Eye For Film >> Movies >> Gladiator (2000) DVD Review
Reviewed by: Gary DuncanRead Angus Wolfe Murray's film review of Gladiator
Three discs, full commentaries by Ridley Scott and Russell Crowe, interviews with all the main leads and enough behind-the-camera extras to keep the geeks happy - what more could you ask for?
Even the film itself gets a makeover, with 17 minutes of added footage. Despite the new material, however, Scott insists this is not the director's cut (that would be the version most of us saw in the cinema first time around). Why these 17 minutes were added remains a mystery, however, as none of it really stands out. Bigger, yes, but in this instance not necessarily better.
Crowe describes Gladiator as a "movie about death", and there is an awful lot of death on display - from Germanic tribesmen being axed in the face to hapless gladiators being eaten alive by wild tigers - but there were limits, even in a bloodbath such as this, reveals Scott.
One of the centrepieces of the film was going to be a fight to the death between Crowe's Maximus and a two-tonne rhino. Scott storyboarded the sequence and even hired a British company to create a computer-enhanced demo of the scrap, and though the early footage looks impressive, the idea was canned. Production illustrator Sylvain Despretz says it was nixed by "someone high up" at DreamWorks who "had developed anxieties" over killing animals on screen because of an "earlier experience". He doesn't name names, but the words "Spielberg" and "Jaws" come to mind.
Despite the ethical issues, there was another compelling reason not to go ahead with the rhino killing - a budget of around $3 million. End of rhino scene.
Three million seems like small change compared to the $26 million bill the film's insurance company faced after the death of Oliver Reed halfway through the shoot. Scott and the folks at DreamWorks had to make a tough choice - hire another actor to reshoot all Reed's scenes, or rewrite the story. They went for the rewrite and in Shadows And Dust: Resurrecting Proximo, editor Pietro Scalia gives a fascinating account of the painstaking process involved in bringing Reed back to life using discarded footage, a body double and some computer wizardry.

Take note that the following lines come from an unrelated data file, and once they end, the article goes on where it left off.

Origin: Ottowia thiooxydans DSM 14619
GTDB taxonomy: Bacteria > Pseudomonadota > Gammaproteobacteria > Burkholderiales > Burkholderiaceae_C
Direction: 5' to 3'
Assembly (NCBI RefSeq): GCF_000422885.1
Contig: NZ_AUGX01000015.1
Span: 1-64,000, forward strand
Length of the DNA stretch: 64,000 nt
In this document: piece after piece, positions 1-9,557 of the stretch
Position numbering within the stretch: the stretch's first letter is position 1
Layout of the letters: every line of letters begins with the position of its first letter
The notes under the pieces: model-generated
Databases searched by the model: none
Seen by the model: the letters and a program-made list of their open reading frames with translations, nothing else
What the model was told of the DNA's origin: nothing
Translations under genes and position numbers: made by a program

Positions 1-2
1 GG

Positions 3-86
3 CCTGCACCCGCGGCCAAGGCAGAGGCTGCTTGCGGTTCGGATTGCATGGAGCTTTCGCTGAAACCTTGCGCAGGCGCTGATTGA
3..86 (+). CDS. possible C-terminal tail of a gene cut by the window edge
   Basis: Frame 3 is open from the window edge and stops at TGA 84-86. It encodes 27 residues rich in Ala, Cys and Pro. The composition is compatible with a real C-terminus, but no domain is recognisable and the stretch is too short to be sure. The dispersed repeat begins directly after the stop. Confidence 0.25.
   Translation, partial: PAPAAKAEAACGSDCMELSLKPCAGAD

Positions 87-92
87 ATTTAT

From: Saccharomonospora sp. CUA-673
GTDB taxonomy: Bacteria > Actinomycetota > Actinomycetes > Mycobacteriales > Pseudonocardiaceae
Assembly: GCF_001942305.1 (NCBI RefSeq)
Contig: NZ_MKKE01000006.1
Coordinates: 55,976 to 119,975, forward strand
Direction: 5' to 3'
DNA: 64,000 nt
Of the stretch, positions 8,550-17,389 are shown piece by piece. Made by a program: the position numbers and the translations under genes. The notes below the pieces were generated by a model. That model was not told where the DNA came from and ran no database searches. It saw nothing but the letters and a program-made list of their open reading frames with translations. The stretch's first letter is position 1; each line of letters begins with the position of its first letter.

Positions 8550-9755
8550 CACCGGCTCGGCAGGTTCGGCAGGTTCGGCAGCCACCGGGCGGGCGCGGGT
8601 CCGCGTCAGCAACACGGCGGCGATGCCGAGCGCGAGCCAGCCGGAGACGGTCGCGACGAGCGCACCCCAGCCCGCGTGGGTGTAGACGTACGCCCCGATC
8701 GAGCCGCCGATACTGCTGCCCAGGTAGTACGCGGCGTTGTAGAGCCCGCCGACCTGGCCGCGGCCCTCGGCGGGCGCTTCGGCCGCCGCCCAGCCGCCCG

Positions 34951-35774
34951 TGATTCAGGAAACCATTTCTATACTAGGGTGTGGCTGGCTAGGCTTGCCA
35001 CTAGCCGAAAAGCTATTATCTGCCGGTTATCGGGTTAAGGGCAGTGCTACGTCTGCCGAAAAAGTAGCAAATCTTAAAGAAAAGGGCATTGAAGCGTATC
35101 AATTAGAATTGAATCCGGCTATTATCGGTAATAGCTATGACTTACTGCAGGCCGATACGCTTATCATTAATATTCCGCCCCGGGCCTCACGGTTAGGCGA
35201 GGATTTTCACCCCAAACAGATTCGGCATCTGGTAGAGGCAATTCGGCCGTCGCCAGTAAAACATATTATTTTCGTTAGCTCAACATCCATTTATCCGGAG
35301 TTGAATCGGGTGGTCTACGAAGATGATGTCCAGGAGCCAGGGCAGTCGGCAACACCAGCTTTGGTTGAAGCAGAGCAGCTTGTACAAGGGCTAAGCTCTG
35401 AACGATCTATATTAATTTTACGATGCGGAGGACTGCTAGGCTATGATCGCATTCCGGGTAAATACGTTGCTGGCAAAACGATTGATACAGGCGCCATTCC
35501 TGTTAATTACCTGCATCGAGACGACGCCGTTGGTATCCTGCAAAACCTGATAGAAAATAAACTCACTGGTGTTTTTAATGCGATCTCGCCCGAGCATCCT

Reed himself is even better value, and my only criticism of the extras is that there isn't more of him. On receiving the script from Scott, Reed says, his first thought was "fuck him". Not because the script wasn't up to scratch, but because it came with a note explaining it did not constitute an offer. Scott then summoned him to London for a reading. Reed objected - "I don't read for people" - but relented when he realised he could get a free trip to London out of it and the chance to "see a show".
In Tale Of The Scribes, writer David Franzoni describes how the story developed from the original idea to the final screenplay. He seems surprised the project even got the green light in the first place. "They thought we were mad," he says. "A $100 million movie about a guy who kills innocent people and animals for a living?"
The studio loved the script, but then decided to make wholesale changes. Franzoni stayed on as producer, but another writer was hired to make more changes; then British writer William Nicholson was brought in to make yet more changes. Maximus's wife and son, it was decided, would be killed off at the start of the movie and that changed the whole tone of the story. It was a clever, and profitable, move - making Maximus more than just a two-dimensional killing machine not only tightened the narrative but also won over the female box office, says Nicholson.Reviewed on: 06 Sep 2005